Some good new buildings have been built too. Even if you don't like the Museum, check out FACT, the Bluecoat extension, waterfront arena, some good new university buildings. Nothing I'd say that's going to change the world, but good buildings for a city like ours that has been in the doldrums for so long. The Liverpool 1 masterplan is also astounding in its compexity, and contains lots of previously decaying old buildings which have been extensively restored at great cost by the developers even though they were not listed.

    However, I agree. The new ferry terminal is pretty ugly. It was rushed through, you see, to get the free money from the EU which was on some sort of time limit. Still, I've seen worse.

    The waterfront wasn't perfect beforehand either, misty eyed folks. The whole thing was a bus station till the 80s. Remember that in your selective memory? How about the constantly manky grass so beloved of graffti-fond goths? Or the old floating roadway dock filled with stinking mud? How about the abandoned Road Range car showroom where the museum is being built? All clearly helped us win the Heritage Site bid I'm sure.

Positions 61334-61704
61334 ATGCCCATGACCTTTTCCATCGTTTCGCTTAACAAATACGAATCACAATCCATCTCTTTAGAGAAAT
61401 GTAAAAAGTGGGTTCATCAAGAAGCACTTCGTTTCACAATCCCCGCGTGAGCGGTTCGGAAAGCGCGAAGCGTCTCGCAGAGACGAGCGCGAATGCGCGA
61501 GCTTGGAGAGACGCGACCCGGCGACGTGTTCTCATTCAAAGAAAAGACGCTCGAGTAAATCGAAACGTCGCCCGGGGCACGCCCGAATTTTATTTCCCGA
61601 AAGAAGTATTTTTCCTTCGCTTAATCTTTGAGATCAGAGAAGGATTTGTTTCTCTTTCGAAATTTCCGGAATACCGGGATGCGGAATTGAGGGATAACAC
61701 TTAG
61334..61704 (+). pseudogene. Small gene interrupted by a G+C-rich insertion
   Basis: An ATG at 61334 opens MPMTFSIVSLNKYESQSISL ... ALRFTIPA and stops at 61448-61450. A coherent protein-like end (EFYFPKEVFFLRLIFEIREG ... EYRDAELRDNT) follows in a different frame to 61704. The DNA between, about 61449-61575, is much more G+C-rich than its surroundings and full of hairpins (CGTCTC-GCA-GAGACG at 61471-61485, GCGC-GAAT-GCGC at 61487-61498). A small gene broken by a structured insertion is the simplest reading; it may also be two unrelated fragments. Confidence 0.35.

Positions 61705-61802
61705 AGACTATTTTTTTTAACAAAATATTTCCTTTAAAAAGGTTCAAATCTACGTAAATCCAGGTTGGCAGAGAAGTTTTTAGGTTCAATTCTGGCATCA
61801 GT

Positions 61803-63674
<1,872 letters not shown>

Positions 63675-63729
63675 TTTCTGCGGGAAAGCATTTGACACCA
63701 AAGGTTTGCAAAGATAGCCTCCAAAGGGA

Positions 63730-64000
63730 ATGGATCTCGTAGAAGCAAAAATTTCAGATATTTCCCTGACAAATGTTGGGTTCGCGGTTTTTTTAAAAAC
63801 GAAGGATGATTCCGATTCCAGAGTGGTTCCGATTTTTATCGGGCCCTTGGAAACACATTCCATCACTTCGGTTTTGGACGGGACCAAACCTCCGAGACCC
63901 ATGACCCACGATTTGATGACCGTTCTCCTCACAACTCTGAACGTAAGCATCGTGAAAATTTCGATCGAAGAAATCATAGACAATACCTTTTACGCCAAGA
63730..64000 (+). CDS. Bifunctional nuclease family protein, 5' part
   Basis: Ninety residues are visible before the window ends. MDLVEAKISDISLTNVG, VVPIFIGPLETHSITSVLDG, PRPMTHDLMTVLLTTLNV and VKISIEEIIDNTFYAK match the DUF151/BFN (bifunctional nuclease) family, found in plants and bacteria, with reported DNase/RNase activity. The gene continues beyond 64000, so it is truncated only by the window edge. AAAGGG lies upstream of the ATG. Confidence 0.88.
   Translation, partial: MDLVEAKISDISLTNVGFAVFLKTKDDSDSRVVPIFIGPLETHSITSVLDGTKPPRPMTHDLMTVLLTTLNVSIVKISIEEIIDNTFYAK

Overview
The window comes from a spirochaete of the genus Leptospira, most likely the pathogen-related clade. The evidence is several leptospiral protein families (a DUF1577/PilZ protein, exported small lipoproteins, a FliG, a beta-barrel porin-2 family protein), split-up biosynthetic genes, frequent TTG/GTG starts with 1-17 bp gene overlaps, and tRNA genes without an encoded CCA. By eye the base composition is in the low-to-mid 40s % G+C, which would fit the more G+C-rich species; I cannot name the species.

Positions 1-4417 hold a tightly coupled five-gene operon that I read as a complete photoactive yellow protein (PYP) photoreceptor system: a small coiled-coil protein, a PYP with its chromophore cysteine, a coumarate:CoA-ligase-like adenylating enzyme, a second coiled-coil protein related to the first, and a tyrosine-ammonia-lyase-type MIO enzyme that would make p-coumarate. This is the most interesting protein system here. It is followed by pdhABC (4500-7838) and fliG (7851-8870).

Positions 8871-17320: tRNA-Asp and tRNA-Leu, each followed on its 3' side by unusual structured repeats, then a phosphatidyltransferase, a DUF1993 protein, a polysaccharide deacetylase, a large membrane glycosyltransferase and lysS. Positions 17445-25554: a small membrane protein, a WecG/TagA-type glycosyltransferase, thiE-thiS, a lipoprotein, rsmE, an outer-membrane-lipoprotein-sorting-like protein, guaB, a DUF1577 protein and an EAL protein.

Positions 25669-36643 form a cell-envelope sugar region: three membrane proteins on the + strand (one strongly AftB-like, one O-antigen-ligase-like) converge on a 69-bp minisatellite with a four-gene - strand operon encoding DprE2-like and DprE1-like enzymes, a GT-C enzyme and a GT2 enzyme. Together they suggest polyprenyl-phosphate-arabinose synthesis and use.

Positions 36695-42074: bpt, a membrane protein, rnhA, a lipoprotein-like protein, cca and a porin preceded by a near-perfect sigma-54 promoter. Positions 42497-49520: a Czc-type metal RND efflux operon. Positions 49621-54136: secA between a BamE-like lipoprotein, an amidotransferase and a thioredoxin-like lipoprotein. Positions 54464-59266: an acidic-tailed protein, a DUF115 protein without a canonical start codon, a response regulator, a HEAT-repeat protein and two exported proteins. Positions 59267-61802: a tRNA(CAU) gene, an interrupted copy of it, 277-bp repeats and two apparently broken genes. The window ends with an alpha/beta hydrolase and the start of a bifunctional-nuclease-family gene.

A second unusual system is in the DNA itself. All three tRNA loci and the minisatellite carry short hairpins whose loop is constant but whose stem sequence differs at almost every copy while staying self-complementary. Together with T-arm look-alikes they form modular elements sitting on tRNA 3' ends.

Unsuitable or offensive? Report this comment

  • I wouldn't visit again. It's grim, especially the waterfront, which could have been so much better than it is, with the disconnected second rate clutter gradually enclosing buidings of historic interest. I think those seeking 'balance' are possibly blinkered, or devoid of any sense of how bad it is.

    There's an awful lot of rubbish been thrown up in Liverpool recently, and it's still happening. Personally, I think World Heritage Site status is a joke, when Liverpool is compared now with Bath and Edinburgh.

    Unsuitable or offensive? Report this comment

  • In response to comments by Kenn Taylor - as a matter of fact, the "abandoned" Road Range building was never thus. He is referring to the Voss Motors building, at one time inspected by English Heritage with a view to giving it listed status. Unfortunately, interior modifications made this impossible. However, it was still a fine building with architectural merit. The Mercedes Benz dealership (Road Range) made use of its second floor area for galleries and exhibitions, and the building had a cavernous basement suitabe for use as museum or gallery space. Road Range were moved out to make way for Neptune's black granite apartment blocks, NOT the X Museum. I know this having been a Road Range customer for many years until their removal. So please, let's not rewrite history. By the way, my objections to the dog's dinner that is now Mann Island remain. What a mess.